• PE shops recruit their juniors exclusively from Investment Banks (at least MM and mega funds do), so you’d need to recruit for IB beforehand and learn as much as you can about M&A, LevFin and ECM. In fact, that’s a very usual career path for IB analysts. PE shops tend to hire from a few IB groups but will focus on the M&A and LF teams. Also, note that if you’re already at the graduate degree level, you’d come into IB as an Associate, not as an Analyst and PE firms are less likely to hire Associates than Analysts – just something to consider
  • HFs deal directly with the public markets, so a lot of the operations have become quant-oriented. However, more fundamentalist shops still do a lot of research that deals with “traditional” finance (going through filings, press releases, dialing into investor calls, etc), but also have to prove that you can think outside the box to conduct research and find good investment opportunities. For instance, I heard the story about a HF that used to take weekly pictures of a retailer’s parking lots across a bunch of different store locations to determine how sales were going to pan out the next quarter. Or there’s the urban legend of a HF manager who used to buy one muffin from a coffee shop chain every day to see the ticket number and get a sense of how many tickets (sales) they were issuing. I’ve seen HFs hire from Industry Coverage IB groups because of their industry-specific expertise. I defer to others to opine on how likely it’d be to get a decent HF job straight from graduate school, but they will obviously prefer someone with actual experience and proven motivation / desire / capacity to prioritize their job above everything else
 
If you're looking at a non-quant role, wallstreetoasis forum might be a better place for your questions.

Have you considered going for a top MBA, like Harvard/Wharton/Stanford/Chicago and such? I heard they place well in IB, but I'm not too familiar with the topic.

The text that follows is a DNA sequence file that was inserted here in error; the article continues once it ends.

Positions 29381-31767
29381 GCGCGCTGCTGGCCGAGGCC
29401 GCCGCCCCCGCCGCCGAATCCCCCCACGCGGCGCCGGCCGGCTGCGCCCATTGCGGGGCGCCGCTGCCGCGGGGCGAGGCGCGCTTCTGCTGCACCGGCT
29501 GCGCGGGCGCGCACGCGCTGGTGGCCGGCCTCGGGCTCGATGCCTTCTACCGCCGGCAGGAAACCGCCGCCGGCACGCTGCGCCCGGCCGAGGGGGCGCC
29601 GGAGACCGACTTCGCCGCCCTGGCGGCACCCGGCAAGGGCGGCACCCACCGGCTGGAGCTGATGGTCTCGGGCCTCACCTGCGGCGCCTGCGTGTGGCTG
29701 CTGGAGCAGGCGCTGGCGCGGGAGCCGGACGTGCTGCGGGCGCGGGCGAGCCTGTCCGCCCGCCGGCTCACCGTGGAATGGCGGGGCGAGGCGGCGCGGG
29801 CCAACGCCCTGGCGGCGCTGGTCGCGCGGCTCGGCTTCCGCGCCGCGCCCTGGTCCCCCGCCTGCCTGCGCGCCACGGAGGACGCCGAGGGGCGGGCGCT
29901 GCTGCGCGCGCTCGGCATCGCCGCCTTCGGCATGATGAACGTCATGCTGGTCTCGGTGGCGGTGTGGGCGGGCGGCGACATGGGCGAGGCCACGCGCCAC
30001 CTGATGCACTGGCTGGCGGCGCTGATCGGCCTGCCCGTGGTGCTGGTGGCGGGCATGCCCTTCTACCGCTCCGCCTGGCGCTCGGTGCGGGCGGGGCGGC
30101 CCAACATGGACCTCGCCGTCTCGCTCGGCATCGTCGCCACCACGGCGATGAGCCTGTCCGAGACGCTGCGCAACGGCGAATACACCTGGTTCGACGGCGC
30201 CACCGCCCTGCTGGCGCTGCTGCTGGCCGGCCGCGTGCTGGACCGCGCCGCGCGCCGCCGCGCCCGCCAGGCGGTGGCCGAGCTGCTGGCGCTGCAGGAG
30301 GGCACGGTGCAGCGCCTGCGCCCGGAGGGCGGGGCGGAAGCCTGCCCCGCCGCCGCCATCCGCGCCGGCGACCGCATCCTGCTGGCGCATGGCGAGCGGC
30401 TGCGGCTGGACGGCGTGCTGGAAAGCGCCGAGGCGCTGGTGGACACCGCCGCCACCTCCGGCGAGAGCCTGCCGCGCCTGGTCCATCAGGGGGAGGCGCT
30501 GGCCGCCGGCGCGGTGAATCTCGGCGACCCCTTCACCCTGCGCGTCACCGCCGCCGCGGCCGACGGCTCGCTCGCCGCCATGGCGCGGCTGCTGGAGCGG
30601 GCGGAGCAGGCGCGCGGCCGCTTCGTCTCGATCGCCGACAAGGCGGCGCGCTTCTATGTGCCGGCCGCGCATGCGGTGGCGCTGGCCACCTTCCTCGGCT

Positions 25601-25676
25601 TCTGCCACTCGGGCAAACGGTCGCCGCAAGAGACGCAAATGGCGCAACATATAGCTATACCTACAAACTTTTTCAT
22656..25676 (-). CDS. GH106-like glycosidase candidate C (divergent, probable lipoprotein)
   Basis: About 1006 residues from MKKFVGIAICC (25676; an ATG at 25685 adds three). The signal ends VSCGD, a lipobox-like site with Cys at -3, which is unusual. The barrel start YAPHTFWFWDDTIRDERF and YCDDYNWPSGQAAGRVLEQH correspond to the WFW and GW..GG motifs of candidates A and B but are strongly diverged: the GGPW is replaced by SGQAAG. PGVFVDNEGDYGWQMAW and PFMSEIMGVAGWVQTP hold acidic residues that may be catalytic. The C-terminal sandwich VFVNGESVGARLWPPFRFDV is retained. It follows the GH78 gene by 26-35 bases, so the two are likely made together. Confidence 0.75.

Hi youknowhoo,

I thought I’d take a stab at answering your questions, although I’ll caveat that I have not been involved with the subject for a while (since ~2012 when I myself was looking into pursuing a graduate degree), so I’m sure others may have more updated views. I'm also not sure how much detail you're looking for, so here's a pretty long post.

MFE and MSF are obviously both finance degrees but the approach each takes is vastly different. Also, they each target different prospective students so think about what suits you better. In a nutshell, MSF will have a strong focus on corporate finance and financial management (three statement analysis, ratios, accounting to some degree), while MFE will mainly deal with the more complex mathematical theory that aims to understand how public markets operate (probability, statistics, pricing theory).

MSF programs are tailored to people who don’t have a finance background (and likely not a quant background either) and are looking to land a corporate job. Most of the MSF programs I’ve seen are pretty equivalent to an undergrad degree in finance (both in content and difficulty), although some have flexible curriculums that will allow you to tailor your education. Think of these programs to be well-suited for someone who majored in say, marketing and is looking to break into finance. I've also seen a lot of industrial engineers that go for MSF programs.

As for MFE, in my experience, it will not turn you into a rigorous quant, but rather teach you enough math to understand what real quants are talking about and working on – so the ideal role for a typical MFE grad would be to provide a link between management and the quant teams that develop a lot of the tools in a bank or a trading shop (which is why Risk Management is a good fit). Also, MFE programs don’t seem to be very standardized (at least they weren’t back in 2012), so some have a greater focus on math, while others tend to teach more traditional finance or computer science or any mix of the three.